Historical Sources In The Classroom: Purpose and Use, pp. 5 of 10

The 1950s, for example, saw an ongoing struggle over the status of women in Singapore (leading, in part, to the Women’s Charter of 1961), as people organized around and debated issues such as discrimination, family planning, and polygamy. Evidence of differing views on these issues can be found in reports of the meetings of local organizations such as the Singapore Women’s Council, Singapore Family Planning Association, and the Professional Women’s Association; speeches of leaders such as Seow Peck Leng and Shirin Fozdar; letters to the editor in Singapore newspapers; and responses from a variety of community representatives. (See Figure. 3) Of course, many other issues also animated Singaporeans during this period—working conditions, race relations, living standards, political independence, and others, and students’ understanding of each of these will be deeper and more meaningful if they have a change to engage with the words (and images) of people at the time. Sources of evidence on these topics can be found in archives such as Singapore’s National Library Board newspaper search (http://eresources.nlb.gov.sg/newspapers/), the National Archives of Singapore (http://www.nas.gov.sg/), and the Singapore Memory Project (https://www.singaporememory.sg/).

Reaching conclusions from such evidence necessarily requires that students evaluate the sources they encounter. The issue is not (as many students mistakenly assume) a matter of a source’s “reliability”; no one created these sources in order to fool students or historians of the future. Instead, with careful guidance from their teachers, students should consider what they can and cannot conclude from a given source, and how to use a set of sources to reach answers to their question (as historians do). If a newspaper reports the speech of a leader, it is almost certain that such a speech took place; but students have to consider how the context, and the social position of the speaker, affected how the speaker represented the topic, as well as what decisions the newspaper may have made about what to include. We cannot conclude from a single speech or other response what “all Singaporeans” believed, nor what members of any community within Singapore thought. But by drawing together a variety of pieces of evidence, from different sources (and different kinds of sources), students can reach some tentative and qualified conclusions about the range of ideas that were part of the struggle over women’s status or other issues in the 1950s—and this is precisely what historians do.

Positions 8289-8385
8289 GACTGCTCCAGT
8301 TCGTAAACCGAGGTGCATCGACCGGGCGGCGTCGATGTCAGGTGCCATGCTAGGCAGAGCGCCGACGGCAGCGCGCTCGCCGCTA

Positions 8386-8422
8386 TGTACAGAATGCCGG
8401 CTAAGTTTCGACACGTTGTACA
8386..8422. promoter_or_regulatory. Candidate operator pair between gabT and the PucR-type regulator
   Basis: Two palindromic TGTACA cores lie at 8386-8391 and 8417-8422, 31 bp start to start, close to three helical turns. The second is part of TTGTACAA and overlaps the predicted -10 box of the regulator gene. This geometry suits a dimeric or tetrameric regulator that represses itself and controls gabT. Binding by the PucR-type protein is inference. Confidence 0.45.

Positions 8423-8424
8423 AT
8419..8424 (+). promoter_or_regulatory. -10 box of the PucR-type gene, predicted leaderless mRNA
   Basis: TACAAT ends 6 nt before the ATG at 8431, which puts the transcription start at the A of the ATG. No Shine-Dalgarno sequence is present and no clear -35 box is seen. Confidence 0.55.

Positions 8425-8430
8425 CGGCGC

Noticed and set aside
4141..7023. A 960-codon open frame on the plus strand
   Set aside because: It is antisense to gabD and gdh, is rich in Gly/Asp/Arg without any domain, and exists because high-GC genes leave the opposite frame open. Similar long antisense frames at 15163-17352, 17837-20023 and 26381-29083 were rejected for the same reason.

Using sources as evidence to reach conclusions about historical questions is important not only because it mirrors the work of historians. It is more fundamentally important because it helps students develop an understanding of what knowledge is—not only historical knowledge, but all empirical knowledge. Our understanding of the past, like our understanding of the social and natural worlds, is always an interpretation of the evidence we encounter. The conclusions we reach about history are never certain, and they do not proceed from any direct access to the past; instead, their credibility depends on the extent to which they are based on a range of available sources and on how well the usefulness and limitations of those sources have been evaluated. If students do not understand this, then they will not understand the nature of history (or of any subject; and they can only understand it by taking part in the process of historical inquiry themselves.

An Inspiring Quote

"[Open-mindedness] includes an active desire to listen to more sides than one; to give heed to facts from whatever source they come; to give full attention to alternative possibilities; to recognize the possibility of error even in the beliefs that are dearest to us."

~ John Dewey, How We Think

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